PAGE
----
Lyft pledges to use only electric vehicles by 2030
Times are changing in the rideshare world
Rideshare services have been hit hard by the COVID-19 pandemic. Now, one of the industry’s biggest players, Lyft, has announced an unprecedented change to its business model. On Wednesday, the company pledged to transition to “100 percent” electric or zero-emission vehicles by 2030.
When Lyft says 100 percent, it means 100 percent. The new policy will apply to independent drivers who use their own cars to drive for Lyft. Thanks to the aggressive measures, the rideshare company estimates that it can eliminate “tens of millions of metric tons” of pollution from entering the atmosphere.
It’s no secret that consumers’ taste in vehicles has shifted dramatically in recent years. Electric cars continue to grow in popularity in countries around the world. Buying an electric car for yourself is one thing. Shifting an entire rideshare company over to clean vehicles is another.
John Zimmer, co-founder and president of Lyft, doesn’t see it as a choice, though. Rather, he views the move towards electric cars as an obligation. He said in a statement, “Now more than ever, we need to work together to create cleaner, healthier, and more equitable communities. Success breeds success, and if we do this right, it creates a path for others.”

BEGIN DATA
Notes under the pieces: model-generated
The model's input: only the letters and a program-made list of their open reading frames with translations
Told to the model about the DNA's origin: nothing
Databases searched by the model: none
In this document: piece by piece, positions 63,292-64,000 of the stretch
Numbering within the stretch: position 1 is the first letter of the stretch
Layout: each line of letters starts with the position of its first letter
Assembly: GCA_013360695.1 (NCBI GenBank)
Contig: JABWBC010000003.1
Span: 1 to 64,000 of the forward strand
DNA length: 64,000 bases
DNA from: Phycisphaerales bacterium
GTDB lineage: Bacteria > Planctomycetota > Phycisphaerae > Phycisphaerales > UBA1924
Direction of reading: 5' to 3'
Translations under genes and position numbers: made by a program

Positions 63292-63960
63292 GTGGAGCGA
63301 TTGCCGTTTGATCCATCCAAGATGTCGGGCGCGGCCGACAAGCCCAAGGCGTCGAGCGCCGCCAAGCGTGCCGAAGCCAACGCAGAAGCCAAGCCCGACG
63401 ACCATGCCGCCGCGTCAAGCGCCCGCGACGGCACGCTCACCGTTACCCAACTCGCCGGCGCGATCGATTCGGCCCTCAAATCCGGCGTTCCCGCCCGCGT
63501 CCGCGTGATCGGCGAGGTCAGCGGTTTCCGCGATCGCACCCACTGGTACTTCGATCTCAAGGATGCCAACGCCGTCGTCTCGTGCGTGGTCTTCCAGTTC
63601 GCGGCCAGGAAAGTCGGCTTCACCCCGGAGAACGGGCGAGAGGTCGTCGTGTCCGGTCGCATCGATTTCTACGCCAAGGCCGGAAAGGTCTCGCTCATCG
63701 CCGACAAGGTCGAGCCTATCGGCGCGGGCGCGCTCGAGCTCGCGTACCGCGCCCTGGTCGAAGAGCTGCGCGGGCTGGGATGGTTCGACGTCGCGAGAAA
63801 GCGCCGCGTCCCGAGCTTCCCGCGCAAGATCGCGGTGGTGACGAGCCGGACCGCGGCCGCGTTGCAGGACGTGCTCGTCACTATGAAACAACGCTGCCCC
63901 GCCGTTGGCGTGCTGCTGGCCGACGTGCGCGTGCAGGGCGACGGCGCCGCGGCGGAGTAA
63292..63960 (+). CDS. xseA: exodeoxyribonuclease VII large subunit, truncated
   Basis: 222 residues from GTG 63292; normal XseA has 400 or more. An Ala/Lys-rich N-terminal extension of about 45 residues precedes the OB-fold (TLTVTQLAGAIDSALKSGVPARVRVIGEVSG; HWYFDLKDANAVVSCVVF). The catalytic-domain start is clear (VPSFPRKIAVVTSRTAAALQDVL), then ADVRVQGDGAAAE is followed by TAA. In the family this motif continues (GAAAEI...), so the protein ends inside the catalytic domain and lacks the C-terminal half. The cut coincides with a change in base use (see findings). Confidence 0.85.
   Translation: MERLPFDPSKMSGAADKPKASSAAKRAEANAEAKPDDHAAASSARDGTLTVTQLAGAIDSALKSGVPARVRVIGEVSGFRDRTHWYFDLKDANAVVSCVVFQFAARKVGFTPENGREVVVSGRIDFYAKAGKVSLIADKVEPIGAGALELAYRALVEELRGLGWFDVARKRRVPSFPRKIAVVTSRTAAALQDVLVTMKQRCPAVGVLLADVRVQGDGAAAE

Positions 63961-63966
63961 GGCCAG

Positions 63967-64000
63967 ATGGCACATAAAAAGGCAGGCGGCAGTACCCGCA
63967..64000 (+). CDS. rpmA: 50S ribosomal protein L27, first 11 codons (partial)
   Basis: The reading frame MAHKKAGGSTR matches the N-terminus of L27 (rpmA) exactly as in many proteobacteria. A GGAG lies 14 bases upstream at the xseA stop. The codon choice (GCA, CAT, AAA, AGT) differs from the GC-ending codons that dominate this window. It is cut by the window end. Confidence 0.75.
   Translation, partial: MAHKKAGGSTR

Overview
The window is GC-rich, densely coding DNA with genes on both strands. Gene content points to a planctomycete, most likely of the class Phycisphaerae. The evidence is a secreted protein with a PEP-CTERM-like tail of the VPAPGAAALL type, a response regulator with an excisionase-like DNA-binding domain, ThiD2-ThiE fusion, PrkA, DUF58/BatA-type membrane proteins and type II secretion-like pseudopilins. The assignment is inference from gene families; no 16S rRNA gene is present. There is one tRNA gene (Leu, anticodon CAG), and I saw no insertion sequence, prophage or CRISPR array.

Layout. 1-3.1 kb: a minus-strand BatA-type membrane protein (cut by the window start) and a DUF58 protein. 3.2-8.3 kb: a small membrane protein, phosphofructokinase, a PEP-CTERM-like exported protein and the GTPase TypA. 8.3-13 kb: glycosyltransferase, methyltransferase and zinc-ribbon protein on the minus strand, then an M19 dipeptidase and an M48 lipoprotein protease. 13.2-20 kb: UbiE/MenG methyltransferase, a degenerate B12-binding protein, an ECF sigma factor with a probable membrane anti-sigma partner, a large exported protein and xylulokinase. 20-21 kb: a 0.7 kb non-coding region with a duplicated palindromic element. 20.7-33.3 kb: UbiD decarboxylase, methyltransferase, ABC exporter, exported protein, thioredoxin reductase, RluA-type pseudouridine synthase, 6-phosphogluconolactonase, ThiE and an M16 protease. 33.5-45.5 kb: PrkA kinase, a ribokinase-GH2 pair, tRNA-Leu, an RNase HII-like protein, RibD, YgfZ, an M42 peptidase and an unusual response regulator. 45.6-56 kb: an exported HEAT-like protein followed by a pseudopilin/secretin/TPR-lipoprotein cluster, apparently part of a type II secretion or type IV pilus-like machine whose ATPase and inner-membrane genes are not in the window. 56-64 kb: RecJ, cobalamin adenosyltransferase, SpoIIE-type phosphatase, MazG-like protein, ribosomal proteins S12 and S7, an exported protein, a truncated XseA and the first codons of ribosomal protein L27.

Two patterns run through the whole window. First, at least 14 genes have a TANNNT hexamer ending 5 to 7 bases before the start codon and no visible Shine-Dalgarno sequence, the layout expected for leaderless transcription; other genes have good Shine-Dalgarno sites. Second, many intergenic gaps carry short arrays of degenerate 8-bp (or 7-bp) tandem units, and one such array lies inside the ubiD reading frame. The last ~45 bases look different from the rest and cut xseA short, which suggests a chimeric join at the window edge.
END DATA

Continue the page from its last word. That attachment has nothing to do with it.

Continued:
Although ridesharing sounds like it would be better for the environment, emerging research suggests otherwise. Studies show that an average rideshare trip creates about 50 percent more pollution than making the same trip in a personal car. As such, shifting an entire fleet away from gas-guzzling cars towards cleaner electric ones is an insightful move.
Making the necessary changes won’t be easy.
To start, Lyft will focus on altering the parts of its system that are easier to control. This includes things like its Express Drive rental car service which lets people without a vehicle become Lyft drivers. The company says that it will make electric vehicles available at the “same or lower weekly rental price as comparable gasoline vehicles by 2023 in at least 10 of our largest markets.”
Lyft reportedly has “tens of thousands” such cars available in 30 U.S. cities. It claims that the drivers who use them have earned more than $1 billion since the program launched in 2016.
Meanwhile, convincing the millions of existing drivers to upgrade to an electric car will be an even tougher challenge. The company has a plan for making this possible. Lyft says that it will “organize demand-side interest in EVs (electric vehicles) and negotiate with auto manufacturers for group discounts for drivers using the Lyft platform.”
The plan could be disastrous. If, for instance, Uber doesn’t implement a similar policy, drivers may simply switch to the other platform rather than buying a new vehicle — even with a discount. That isn’t deterring Lyft from the undertaking, though.
Lyft already has an uphill battle ahead of it thanks to complications of the coronavirus. Now, it has yet another obstacle to overcome — one placed there by itself. As of now, Lyft has declined to comment on how much it plans to spend on the initiative. Regardless, it will be interesting to see how things play out in the days ahead.
Originally published at https://www.theburnin.com on June 17, 2020.